Not OK: This Pizza Hut ad calling for “good looking girls” is straight out of the ’50s
When it comes to pizza, everyone’s different. Most of us hate anchovies as a topping, but we all know that one person who loves them. Some people like to mix sweet and savory with a Hawaiian, others think that putting pineapple on pizza is the grossest thing ever. But one thing I think we can all agree doesn’t belong anywhere near pizza is employment discrimination. Not only is it often illegal, it also leaves a horrible taste in your mouth.
Last month, a Pizza Hut branch in the UK put out an online job ad asking for “full time and part time car drivers” who “have [their] own car.” So far, so good. Hiring drivers who already have cars seems like a pretty inoffensive move. But then the trouble starts: “We are also looking for. . . decent good looking girls for reception. That role is just part time.” So let’s get this straight, Pizza Hut. If you’re a delivery driver you can be any gender and be indecent, but if you’re a receptionist you need to be “decent,” attractive, and female? Why isn’t my pizza delivery guy required to look like Idris Elba?
This job ad would be more at home in the 1950s when it was commonplace for advertisements for positions like these to specifically require female applicants and hold them to sexist standards of appearance and behavior. To pick up and deliver laundry for customers of Hilton Hotels in the 1950s, for example, you had to be a “neat and courteous” woman with “good feet” and a “trim figure.” And these kinds of requirements haven’t gone the way of the dodo just yet. Four years ago, a Maryland auto repair shop put out an office assistant job ad for an “attractive” woman who “is confident with her sexuality and does not mind working around a bunch of guys.” The ad also requested a photo along with the resume so that the owner could “have a face to go with a name.” And to work at the Montreal Grand Prix this summer, female employees had to wear high heels for hours while “looking, elegant, chic, and classic.”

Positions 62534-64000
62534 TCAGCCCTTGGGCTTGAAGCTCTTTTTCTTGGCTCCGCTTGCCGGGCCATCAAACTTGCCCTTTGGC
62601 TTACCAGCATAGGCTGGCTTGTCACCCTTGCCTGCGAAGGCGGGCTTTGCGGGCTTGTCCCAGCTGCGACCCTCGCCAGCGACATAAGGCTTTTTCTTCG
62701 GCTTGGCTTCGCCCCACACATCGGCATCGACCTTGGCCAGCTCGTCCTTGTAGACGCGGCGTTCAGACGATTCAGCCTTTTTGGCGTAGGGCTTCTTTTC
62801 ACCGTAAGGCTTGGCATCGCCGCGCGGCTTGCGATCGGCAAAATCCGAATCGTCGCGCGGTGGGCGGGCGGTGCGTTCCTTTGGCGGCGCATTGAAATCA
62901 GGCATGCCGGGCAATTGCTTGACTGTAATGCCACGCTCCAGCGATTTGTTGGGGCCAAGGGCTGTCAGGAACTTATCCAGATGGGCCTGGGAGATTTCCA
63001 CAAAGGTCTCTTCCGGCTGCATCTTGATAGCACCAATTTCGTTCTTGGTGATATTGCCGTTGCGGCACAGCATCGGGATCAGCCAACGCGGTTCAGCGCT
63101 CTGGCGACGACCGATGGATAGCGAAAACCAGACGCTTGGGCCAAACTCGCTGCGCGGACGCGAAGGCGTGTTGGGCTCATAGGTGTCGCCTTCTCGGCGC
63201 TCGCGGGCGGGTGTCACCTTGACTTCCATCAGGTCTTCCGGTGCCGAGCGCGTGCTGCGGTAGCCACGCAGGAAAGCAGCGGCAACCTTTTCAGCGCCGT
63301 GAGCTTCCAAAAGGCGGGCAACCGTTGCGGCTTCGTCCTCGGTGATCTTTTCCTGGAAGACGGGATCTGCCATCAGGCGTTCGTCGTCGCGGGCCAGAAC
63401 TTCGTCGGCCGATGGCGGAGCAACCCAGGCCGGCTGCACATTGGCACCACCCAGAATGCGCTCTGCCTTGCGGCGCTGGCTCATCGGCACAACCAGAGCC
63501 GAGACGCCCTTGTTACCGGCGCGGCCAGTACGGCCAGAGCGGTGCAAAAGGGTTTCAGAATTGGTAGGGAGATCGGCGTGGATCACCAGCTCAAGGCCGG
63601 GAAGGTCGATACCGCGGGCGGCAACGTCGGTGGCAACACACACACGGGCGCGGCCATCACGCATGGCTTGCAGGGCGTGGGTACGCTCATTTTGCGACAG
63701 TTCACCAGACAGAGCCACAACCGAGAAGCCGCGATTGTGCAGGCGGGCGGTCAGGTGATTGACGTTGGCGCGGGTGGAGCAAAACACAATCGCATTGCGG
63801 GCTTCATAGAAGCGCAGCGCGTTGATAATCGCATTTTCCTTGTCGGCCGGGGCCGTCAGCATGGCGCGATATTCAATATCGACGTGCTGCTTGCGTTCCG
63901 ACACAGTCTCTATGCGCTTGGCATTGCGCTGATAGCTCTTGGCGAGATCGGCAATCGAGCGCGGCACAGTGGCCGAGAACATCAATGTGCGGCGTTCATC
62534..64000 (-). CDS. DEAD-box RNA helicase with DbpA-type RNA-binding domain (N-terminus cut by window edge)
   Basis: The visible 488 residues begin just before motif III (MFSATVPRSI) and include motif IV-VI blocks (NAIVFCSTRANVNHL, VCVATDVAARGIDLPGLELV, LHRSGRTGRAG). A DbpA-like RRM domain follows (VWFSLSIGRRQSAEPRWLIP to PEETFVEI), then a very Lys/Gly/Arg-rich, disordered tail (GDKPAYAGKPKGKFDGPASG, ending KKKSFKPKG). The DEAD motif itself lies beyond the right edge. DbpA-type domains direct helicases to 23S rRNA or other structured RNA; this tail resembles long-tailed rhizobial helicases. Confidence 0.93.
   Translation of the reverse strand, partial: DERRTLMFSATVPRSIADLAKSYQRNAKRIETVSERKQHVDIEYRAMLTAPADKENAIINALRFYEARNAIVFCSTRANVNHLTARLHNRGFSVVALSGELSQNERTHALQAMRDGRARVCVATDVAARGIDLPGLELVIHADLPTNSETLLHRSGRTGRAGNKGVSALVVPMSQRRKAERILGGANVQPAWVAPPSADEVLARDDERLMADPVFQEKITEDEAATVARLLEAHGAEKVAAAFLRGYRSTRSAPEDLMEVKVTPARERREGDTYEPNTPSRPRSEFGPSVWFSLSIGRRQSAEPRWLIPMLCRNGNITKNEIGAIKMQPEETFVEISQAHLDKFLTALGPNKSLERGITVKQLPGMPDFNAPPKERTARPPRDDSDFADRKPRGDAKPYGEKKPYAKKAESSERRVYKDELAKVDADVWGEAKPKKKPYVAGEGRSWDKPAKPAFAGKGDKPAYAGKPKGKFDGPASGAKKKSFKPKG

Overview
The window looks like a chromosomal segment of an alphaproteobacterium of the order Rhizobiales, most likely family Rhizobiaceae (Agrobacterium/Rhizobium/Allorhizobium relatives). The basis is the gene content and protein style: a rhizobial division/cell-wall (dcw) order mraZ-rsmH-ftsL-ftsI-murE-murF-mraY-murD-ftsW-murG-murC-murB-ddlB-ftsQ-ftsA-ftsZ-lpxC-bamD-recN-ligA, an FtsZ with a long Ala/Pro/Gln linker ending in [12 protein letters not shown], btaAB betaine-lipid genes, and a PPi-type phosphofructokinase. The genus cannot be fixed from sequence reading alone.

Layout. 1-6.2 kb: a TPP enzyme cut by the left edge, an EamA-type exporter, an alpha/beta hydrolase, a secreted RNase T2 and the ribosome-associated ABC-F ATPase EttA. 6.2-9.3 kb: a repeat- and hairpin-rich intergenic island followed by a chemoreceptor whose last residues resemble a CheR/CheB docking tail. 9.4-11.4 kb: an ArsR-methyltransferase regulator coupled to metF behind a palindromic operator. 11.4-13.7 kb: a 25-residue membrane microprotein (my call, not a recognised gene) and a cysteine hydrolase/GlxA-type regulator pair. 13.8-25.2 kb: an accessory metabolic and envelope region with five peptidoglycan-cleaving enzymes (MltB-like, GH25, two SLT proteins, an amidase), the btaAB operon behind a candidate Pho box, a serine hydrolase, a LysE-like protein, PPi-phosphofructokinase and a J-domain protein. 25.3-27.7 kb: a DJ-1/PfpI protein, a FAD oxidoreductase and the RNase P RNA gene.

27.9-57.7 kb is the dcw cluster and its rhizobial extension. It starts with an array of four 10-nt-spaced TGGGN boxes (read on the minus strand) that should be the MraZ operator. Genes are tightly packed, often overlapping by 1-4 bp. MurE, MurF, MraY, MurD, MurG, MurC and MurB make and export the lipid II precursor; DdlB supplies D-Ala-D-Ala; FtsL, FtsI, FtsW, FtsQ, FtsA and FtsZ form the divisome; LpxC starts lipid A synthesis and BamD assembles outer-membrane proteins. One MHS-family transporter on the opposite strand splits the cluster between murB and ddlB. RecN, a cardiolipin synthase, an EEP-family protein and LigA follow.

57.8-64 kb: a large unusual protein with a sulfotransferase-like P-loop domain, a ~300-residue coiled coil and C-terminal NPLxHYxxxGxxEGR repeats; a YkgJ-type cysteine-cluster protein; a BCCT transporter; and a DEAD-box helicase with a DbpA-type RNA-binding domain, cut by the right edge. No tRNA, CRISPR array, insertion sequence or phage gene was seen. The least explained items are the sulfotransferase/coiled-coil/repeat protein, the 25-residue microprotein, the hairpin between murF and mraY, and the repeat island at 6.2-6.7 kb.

The good news is that the Pizza Hut advertisement is no more. After being left online for three weeks, people posted it to Twitter and other social media, prompting the branch to finally take it down last week.
A Pizza Hut spokesperson condemned the ad, blamed an individual employee for its wording, and reaffirmed that they “do not tolerate any discrimination of any kind and are committed to creating equal opportunities in a safe working environment.” As for the fate of the employee who posted the ad, Pizza Hut says that “the issue is now being managed internally.” Seems like a pretty decent way to handle things.
But one part of their statement is pretty troubling. Pizza Hut also admitted that they had not approved the job advertisement in advance. If you double-check your pizzas before you send them out for delivery, you should probably double-check your official communications to make sure they don’t contain any sexism. Or any anchovies. Just to be safe.